Council of Independent Colleges Historic Campus Architecture Project

 

 
Holbrook Hall

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Institution Name: Mount Ida College
Original/Historic Place Name: Estate outbuilding (carriage house/ polo pony stable)
Location on Campus: 777 Dedham St.
Date(s) of Construction:
1910original construction Little, James Lovell Jr.
1939redesigned to house lecture rooms, labs, administrative offices Little, James Lovell Jr.
Designer: James Lovell Little, Jr.
Type of Place: Individual building
Style: Colonial revival (Glossary)
Significance:
Narrative: see below
References: see below
Materials:
Foundation: cement
Walls: brick, stucco
Roof: asphalt shingle
 
Function:
ca. 1910other (carriage house, polo pony stable)
1939-present (2006)administration
1939-present (2006)classrooms (and laboratories)
 

Narrative:
Holbrook Hall is one of several buildings on campus that posses significant historical, design, and cultural statements. The three buildings of the Shaw estate represent in their history and design the late Nineteenth/early Twentieth Century practice of the building of grand "cottages" and estates driven by the unusual wealth of the time. These houses reflected baronial tastes in design and statement. Particularly in its proximity to Boston, the Shaw estate stands as a good example of the desire and ability of the wealthy--if not eccentric--Shaw family to build this estate. The buildings seek to recreate an English full manor house and outbuildings. The designs are an adaptation of that era to English/baronial roots writ larger by the late nineteenth Century American wealth. While extravagant in their original purpose, the buildings have a level of quality, grace, and grandeur that simply cannot be repeated in this day and age. The grandeur of that era, however, was not sustainable, as evidenced by the College's ability move to the Shaw Estate during the Depression. The Shaw fortune had collapsed and the whole economy could not support such living. As a result, the College took as its new base an estate that was vacant and had gone into decay. The opportunity to transform these grand buildings, Shaw Hall in particular, into the basis of the Mount Ida campus is one of the important factors in the history and uniqueness of the College. It is important that these buildings be maintained and showcased not only for their significance to the College, but as examples of a grand architectural, historical, and cultural, era now past.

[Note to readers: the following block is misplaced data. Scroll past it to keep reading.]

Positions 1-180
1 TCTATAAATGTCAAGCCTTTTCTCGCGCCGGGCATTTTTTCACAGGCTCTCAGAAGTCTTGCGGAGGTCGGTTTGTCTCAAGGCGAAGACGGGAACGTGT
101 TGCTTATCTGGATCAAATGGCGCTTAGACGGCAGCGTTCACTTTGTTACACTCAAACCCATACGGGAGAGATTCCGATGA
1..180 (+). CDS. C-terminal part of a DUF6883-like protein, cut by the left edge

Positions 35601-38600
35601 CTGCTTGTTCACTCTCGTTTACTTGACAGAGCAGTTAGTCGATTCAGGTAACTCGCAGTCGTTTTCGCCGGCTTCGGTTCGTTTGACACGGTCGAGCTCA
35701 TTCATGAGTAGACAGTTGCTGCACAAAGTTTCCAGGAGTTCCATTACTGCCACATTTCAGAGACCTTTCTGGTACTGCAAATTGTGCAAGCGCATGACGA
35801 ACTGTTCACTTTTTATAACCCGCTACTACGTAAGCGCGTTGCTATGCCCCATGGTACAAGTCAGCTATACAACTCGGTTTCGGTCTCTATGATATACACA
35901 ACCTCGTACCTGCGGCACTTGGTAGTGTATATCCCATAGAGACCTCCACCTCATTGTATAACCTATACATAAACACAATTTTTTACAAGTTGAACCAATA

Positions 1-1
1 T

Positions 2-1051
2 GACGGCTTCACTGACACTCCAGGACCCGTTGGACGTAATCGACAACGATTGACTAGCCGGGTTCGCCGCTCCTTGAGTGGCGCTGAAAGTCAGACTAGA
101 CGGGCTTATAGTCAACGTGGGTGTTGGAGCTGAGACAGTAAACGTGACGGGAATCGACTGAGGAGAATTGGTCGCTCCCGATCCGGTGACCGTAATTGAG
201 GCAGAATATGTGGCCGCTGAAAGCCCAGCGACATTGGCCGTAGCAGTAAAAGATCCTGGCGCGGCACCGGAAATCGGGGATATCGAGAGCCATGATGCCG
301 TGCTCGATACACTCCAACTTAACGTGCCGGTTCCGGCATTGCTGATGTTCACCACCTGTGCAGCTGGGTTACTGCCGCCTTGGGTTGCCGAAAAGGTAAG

References:

Glessner, Richard H. and Sandra J. Glessner. Mount Ida at 100--Tradition Enhanced by Innovation. Chelmsford, MA: Northeast Offset, 2000.

 

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